Skiers and wakeboarders are also catered for with tow hooks in the centre of the transom and large underfloor storage lockers for skis/wakeboards in both vessels.

The helm stations of the boats featured an array of instrumentation, which included gauges for volts; oil; temp; trim; fuel and a speedo, tacho and horn.

The driver's seat offers an extremely good, but fixed, driving position with great visibility. You can also convert both the navigator and driver's seats into sun lounges if you wish to soak up a few rays.

An adjustable steering wheel in each boat allows the driver to choose their best driving position, but I left the wheel in the central position. This made the location of the throttle to wheel and seat feel comfortable and natural.

A self-draining glove box in the top of the passenger's dash was designed as a mini Esky, but it is of limited use, because it also houses a CD stereo player. A little more though about placement is needed here. But speaking of drinks there are plenty of drink holders scattered around the boats.

Visually, the Bayliner 205 Capri has the same lines as the smaller 185, but the bigger boat comes with a bimini cover as standard. This gives her the slightly more conservative looks of a cruiser.

Other than the bimini top, most of the features offered with the 205 are included with the more affordable 185.

Both the boats build quality is high. At speed there were no rattles or buzzes coming from fittings.

The forward and aft cockpits are made entirely from one mould. There were no joins visible and it adds to the inbuilt strength of each rig, All Bayliner hulls are backed by a limited five-year structural warranty.

Depending on your budget there is a wide range of engine packages to choose from starting at $37,990 for a Bayliner 185 with a 135hp MerCruiser and $49,990 for a Bayliner 205 Capri fitted with a 220hp MerCruiser.

The two test boats were the premium packages: a 205 Capri with 260hp MerCruiser costing $51,990 and the 185 Capri with 220hp rig at $42,990.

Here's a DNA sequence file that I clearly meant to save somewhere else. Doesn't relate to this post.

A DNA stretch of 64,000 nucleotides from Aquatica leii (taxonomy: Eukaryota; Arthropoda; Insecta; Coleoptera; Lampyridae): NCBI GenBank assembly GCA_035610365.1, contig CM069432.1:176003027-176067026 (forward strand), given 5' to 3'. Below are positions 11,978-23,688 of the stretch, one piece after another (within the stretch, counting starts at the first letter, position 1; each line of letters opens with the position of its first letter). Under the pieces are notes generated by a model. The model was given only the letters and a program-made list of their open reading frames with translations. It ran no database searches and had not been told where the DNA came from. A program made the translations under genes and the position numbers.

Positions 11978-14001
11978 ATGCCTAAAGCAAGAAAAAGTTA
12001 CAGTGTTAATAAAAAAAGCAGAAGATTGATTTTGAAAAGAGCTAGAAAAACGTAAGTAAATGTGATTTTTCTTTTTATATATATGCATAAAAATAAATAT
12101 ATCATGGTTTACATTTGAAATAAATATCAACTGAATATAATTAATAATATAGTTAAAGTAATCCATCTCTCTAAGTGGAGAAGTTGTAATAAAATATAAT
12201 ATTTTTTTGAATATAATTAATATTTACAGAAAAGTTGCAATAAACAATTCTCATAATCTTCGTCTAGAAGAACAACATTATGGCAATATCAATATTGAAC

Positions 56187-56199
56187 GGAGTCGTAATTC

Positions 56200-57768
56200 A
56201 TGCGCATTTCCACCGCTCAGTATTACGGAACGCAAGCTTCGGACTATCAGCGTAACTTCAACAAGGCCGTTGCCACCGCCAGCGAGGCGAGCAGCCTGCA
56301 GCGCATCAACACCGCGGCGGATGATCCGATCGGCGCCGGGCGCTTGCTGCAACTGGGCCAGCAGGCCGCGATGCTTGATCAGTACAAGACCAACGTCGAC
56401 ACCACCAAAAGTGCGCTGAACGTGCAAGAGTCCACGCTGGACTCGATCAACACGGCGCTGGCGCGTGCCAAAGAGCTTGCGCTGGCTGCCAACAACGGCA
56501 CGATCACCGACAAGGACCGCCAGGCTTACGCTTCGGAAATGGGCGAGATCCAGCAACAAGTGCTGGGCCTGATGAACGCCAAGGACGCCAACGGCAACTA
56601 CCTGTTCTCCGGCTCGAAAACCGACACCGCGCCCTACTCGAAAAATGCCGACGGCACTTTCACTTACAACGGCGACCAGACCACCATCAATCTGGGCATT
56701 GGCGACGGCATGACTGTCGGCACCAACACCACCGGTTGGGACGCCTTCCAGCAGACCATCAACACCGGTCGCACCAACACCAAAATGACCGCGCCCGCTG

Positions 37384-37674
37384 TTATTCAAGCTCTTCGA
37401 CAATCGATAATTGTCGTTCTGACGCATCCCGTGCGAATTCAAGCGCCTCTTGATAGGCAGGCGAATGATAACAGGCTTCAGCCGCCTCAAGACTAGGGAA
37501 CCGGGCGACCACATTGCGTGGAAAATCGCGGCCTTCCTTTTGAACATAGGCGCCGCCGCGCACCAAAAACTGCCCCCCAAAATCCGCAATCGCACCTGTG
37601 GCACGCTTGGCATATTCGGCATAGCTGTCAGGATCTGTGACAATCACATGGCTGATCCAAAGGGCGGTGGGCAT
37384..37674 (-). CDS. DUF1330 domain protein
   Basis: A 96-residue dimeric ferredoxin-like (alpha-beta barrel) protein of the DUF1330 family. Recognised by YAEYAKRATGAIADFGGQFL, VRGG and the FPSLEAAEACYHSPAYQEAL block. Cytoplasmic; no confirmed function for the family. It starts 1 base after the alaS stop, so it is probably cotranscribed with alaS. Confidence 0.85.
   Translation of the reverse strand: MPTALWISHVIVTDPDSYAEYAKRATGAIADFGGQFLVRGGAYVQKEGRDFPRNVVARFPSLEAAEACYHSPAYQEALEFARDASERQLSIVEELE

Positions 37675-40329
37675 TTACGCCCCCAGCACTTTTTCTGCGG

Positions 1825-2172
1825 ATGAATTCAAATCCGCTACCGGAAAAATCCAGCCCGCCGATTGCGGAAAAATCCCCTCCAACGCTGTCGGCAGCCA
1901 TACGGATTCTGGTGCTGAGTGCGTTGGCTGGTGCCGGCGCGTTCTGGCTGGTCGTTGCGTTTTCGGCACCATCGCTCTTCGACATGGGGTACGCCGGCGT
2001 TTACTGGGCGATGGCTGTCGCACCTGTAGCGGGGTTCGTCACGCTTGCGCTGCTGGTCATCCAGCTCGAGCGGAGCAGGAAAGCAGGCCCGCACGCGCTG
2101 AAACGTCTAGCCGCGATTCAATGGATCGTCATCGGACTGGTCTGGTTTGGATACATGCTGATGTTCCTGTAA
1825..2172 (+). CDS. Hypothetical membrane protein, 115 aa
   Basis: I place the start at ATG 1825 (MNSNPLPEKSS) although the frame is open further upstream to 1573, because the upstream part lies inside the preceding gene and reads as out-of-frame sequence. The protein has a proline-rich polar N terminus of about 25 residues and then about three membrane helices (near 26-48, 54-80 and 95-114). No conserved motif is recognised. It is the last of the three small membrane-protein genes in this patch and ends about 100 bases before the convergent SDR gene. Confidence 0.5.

Overall, both boats were fresh and fun to drive. Simplicity, good design and sleek lines are the key features of these rigs. They are fitted with everything you need in a runabout of this size, but there are no extras.

Both rigs delivered well-balanced, high-speed performance and represent good value for money.

Good value for money, did you hear that Santa' Like the family taking delivery of their new Capri on the morning of this test, either boat under my Chrissy tree on Christmas morning would also have me grinning from ear to ear.

Engine Room
The 18' Bayliner 185 Capri was powered by a 220hp, 4.3lt, V6 driving through an Alpha I Sterndrive and spinning a 21' prop. This combination pulled 4700rpm to produce a top speed of 46 knots.

The hull planed easily at 18 knots and we recorded the following speed-to-rpm reading on our GPS: 21knots at 2400rpm; 29 knots at 3000rpm; 37 knots at 4000rpm; and 46 knots at 4700rpm.

The 20' Bayliner 205 Capri was powered by a 260hp, 5lt, MPI, V8 MerCruiser, also driving through an Alpha I sterndrive and spinning a 21' prop.

This rigs tacho required some pre-delivery calibration, but our GPS showed a top speed of 46 knots at round 5000rpm.

Another plus for the big rig was she had more grunt out of the hole than the smaller 185 package.

Tags: Bayliner

POPULAR BOAT BRANDS

×